Matthew Weaver

Washington/Idaho Reporter
Weaver, Matthew

Washington Potato Commission exec: ‘We’re out of acres’

- Washington state farmers would like to increase potato exports, but can’t grow more of the crop without more irrigated acres or increased yields, Voigt says.

Smoke, heat knock Washington potato crop down to average

- Washington state’s potato crop was well above-average for yield and quality but its growth rate has stalled.

Washington ag director talks trade uncertainty

- Agriculture bears the brunt of trade disputes and disruptions as part of retaliatory tariffs, says Derek Sandison, director of the Washington State Department of Agriculture.

Stripe rust season: ‘A good year for farmers’

- Stripe rust was “quite normal” in commercial fields, a USDA Agricultural Research Service research geneticist says.

Former NIFA chief questions USDA decision to relocate institute

- Former National Institute of Food and Agriculture director Sonny Ramaswamy is questioning the USDA’s decision to relocate the agency outside of Washington, D.C., by the end of 2019.

Wheat prices climb with Russian, European crop problems

- The wheat market is responding to smaller crops in competing countries overseas, and prices will continue to go up, market analysts say.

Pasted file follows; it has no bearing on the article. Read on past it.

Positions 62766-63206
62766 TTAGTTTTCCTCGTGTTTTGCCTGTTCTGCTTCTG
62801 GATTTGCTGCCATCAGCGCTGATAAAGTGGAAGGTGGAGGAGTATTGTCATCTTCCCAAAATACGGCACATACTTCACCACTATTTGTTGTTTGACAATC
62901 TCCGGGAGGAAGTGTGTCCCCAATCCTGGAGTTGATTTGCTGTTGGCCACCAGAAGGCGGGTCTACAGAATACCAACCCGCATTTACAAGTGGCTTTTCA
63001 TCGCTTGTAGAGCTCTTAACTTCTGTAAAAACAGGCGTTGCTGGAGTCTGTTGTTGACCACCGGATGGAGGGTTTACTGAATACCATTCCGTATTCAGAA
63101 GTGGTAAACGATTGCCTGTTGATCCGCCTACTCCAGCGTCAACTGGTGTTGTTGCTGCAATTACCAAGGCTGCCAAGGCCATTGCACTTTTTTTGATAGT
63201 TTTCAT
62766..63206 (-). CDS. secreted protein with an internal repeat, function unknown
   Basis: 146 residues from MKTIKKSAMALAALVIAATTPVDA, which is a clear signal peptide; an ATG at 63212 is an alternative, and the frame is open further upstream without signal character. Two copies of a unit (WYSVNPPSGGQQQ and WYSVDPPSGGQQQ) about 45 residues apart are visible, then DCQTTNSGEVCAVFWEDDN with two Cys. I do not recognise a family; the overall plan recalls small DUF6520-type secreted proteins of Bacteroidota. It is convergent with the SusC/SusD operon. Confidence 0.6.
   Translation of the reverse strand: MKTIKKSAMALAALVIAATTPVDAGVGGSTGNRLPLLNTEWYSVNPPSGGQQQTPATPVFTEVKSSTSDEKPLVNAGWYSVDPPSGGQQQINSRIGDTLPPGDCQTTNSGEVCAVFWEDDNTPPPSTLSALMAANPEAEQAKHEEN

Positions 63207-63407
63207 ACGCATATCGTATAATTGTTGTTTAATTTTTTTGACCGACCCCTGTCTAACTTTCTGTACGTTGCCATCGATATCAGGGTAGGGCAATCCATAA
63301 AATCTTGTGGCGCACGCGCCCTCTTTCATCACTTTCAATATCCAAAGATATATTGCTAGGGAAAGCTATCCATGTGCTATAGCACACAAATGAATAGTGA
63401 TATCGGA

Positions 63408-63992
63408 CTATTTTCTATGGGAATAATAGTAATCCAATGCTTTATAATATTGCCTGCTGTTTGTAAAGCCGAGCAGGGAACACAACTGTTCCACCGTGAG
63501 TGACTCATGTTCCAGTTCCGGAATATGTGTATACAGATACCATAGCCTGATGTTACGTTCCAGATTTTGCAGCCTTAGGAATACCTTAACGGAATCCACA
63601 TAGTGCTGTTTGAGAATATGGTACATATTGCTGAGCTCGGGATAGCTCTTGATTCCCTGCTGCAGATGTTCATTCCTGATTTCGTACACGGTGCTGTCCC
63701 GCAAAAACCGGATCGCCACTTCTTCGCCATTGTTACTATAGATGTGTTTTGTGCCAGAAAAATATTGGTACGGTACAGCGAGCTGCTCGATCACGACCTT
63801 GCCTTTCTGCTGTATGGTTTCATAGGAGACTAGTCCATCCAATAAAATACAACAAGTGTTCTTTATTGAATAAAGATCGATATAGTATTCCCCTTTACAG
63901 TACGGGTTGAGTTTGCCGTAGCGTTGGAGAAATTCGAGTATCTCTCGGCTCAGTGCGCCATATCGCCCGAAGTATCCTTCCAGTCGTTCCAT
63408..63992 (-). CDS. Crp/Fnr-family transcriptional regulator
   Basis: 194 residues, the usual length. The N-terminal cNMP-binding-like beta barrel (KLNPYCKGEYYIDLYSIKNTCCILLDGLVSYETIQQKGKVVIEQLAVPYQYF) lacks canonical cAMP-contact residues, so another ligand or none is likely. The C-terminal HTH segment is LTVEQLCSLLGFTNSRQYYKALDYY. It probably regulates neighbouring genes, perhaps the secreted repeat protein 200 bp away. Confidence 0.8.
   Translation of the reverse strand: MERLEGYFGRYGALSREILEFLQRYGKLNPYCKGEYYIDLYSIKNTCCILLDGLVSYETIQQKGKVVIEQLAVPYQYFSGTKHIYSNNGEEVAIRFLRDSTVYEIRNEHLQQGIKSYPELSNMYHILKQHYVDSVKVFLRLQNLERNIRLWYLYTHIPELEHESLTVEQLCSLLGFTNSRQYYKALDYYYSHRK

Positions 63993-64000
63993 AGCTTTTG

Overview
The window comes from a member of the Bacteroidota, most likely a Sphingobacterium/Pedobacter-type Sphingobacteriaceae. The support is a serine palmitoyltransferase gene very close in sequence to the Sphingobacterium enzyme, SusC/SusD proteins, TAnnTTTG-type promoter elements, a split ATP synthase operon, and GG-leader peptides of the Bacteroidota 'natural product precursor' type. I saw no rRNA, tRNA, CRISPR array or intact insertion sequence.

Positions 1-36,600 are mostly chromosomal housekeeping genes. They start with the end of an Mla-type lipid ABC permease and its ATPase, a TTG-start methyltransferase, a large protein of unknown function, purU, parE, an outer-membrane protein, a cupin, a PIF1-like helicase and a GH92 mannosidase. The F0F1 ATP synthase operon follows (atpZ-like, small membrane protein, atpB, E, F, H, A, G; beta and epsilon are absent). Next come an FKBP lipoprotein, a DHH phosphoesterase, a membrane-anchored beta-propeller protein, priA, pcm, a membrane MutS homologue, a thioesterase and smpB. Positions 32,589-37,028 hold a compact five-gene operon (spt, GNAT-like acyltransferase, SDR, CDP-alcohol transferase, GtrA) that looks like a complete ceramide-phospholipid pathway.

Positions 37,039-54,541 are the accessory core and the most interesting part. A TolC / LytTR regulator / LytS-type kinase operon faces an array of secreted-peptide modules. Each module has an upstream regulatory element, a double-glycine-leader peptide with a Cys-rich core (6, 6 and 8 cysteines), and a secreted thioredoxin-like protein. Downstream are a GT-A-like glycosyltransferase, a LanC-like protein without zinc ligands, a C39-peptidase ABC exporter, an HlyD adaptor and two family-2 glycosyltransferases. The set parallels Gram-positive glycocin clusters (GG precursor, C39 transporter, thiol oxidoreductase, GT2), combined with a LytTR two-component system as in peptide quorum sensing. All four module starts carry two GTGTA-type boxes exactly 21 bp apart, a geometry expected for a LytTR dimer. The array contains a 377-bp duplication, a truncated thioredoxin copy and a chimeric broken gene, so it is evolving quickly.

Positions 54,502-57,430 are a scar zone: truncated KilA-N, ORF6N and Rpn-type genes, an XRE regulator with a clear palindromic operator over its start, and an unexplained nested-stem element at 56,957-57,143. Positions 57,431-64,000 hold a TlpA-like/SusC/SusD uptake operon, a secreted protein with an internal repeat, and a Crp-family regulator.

Trump working on bilateral deals with Canada, Mexico instead of NAFTA

- President Donald Trump is working to replace NAFTA with bilateral agreements with Canada and Mexico, the chairman of the House Ag Committee told Washington agricultural leaders Aug. 8.

Washington group shares grazing concerns with Forest Service chief

- Users of the Colville National Forest met with U.S. Forest Service interim chief Vicki Christiansen Aug. 2 in Colville, Wash.

U.S. Forest Service interim chief tours A to Z Project

- Vicki Christiansen, interim chief of the U.S. Forest Service, toured the Colville National Forest A to Z Project, a partnership between the public agency and the private sector to improve forest health, reduce wildfire risk...

Falling number appears in wheat, not as ‘massive’ as 2016

- Roughly half of falling number tests in the Spokane office of the state grain inspection program so far have been below the industry standard of 300, says Scott Steinbacher, Eastern Washington regional manager.

Idaho farmer experiments with ancient, landrace grains

- Athol, Idaho, farmer Luke Black grows out rare ancient and heritage grains, in hopes of cultivating them for local bakers.

Youth ranch continues to grow, looks to future

- The number of students using the Jensen Memorial Youth Ranch in Medical Lake, Wash., for their FFA and 4-H livestock projects is growing, volunteer Craig Grub says.

Red Walla Walla sweet onions 10 years in the making

- Walla Walla, Wash., sweet onion farmer Michael J. Locati has introduced a rosé Walla Walla sweet onion to the marketplace, available on a limited basis. Locati hopes to keep improving the color while retaining the popu...

Wheat farmers eye prices as harvest continues